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I'm Matthew Somerfield, a freelance journalist focused on the technical elements of Formula One. It has been a pleasure to provide content via this site for the last 5 years, which has led me to several paid freelancing jobs along the way. I'm currently plying my trade with and working alongside the legend that is Giorgio Piola.

This has seen the content here diminish as a result and I'd like that to change. In order to accomplish this I need your financial support, as I need to break free of the shackles of doing this part time. If you like the content I've been producing and want more of it I'd ask that if you can spare some change each month it'd go a long way towards transforming this site into the technical behemoth I know it can be.

As such I've set up a 'tip jar' over on Patreon and will continue to set goals and rewards based on our success -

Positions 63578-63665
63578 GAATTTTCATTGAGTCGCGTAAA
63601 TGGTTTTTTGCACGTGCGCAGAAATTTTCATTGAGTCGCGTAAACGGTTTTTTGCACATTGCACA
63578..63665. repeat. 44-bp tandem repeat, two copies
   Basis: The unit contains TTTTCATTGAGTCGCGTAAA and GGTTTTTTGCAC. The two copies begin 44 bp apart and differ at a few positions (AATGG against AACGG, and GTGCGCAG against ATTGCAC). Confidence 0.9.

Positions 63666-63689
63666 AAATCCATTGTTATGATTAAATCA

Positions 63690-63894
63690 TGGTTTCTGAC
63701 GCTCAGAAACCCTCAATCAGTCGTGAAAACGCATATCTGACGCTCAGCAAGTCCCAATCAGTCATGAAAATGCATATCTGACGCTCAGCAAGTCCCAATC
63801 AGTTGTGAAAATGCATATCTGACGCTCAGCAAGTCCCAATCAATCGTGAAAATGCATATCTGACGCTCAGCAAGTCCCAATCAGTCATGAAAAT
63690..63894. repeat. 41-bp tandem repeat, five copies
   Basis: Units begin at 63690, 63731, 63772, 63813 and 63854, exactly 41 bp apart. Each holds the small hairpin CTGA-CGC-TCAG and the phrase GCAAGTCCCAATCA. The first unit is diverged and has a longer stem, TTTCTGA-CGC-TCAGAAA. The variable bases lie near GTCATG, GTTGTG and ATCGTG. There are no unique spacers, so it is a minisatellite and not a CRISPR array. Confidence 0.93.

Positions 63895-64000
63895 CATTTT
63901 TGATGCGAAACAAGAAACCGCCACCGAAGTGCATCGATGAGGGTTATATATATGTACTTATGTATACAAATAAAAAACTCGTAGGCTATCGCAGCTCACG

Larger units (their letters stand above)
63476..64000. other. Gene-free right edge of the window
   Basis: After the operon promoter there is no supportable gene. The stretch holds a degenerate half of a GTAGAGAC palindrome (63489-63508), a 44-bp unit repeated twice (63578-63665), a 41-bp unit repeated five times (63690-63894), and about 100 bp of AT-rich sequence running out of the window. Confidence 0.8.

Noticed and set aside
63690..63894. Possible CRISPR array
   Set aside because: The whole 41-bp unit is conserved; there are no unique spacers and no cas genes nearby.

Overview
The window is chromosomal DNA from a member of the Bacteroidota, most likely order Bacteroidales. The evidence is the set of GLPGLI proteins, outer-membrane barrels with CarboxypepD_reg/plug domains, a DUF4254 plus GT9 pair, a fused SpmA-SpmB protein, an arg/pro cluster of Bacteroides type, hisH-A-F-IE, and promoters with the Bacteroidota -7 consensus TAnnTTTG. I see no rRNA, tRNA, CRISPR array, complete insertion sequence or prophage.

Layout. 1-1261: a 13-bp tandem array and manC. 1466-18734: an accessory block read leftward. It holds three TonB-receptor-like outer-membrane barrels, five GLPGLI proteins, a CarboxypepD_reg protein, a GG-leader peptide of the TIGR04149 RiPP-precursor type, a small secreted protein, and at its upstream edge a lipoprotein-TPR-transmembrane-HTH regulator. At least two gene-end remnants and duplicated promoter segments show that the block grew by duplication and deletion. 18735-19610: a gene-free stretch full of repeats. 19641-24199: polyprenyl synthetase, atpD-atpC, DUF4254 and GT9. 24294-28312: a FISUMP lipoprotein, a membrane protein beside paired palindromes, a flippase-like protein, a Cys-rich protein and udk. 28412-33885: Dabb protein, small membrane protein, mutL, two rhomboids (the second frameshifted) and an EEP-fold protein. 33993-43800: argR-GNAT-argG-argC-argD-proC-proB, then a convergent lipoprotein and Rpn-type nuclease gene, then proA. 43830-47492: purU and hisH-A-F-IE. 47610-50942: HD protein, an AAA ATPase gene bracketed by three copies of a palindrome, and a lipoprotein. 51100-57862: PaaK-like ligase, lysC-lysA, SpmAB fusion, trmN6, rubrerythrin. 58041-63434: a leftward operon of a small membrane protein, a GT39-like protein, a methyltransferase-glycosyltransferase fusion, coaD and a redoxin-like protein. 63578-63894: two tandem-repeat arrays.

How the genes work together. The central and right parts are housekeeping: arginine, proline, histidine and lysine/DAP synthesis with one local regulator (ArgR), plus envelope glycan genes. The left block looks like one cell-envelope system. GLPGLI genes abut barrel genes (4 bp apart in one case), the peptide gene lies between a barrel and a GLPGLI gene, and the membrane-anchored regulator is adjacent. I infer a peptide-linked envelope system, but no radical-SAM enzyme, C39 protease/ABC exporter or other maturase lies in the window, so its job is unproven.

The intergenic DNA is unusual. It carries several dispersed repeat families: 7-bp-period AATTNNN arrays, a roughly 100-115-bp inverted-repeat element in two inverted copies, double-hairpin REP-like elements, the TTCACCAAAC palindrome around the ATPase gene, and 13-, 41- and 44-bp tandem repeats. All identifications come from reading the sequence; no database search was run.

6 Sep 2014

It will come as no surprise to those that follow the technical nuances of Formula One that Red Bull have opted to run a cascade-less front wing in Monza.  Even with closer engine parity in 2013, the Milton Keynes based squad opted to run with outwardly less complex wings for the Italian GP.  The loss of the cascades of course compromises the RB10 throughout the corners but on the long straights of Monza, the reduction in drag they create is much welcomed.
As Christian Horner remarked they ran the lowest downforce option they could in Monza 2013 whilst engine parity was pretty close, making it even clearer how well Red Bull, Renault & Total have done to close some of the performance gap.  The loss of the cascades means that the airflow that would normally be turned outward or over the tyre is not conditioned, this of course leaves the tyre wake to do it's own thing, however without the interference the airflow moves more smoothly and thus drag is reduced.


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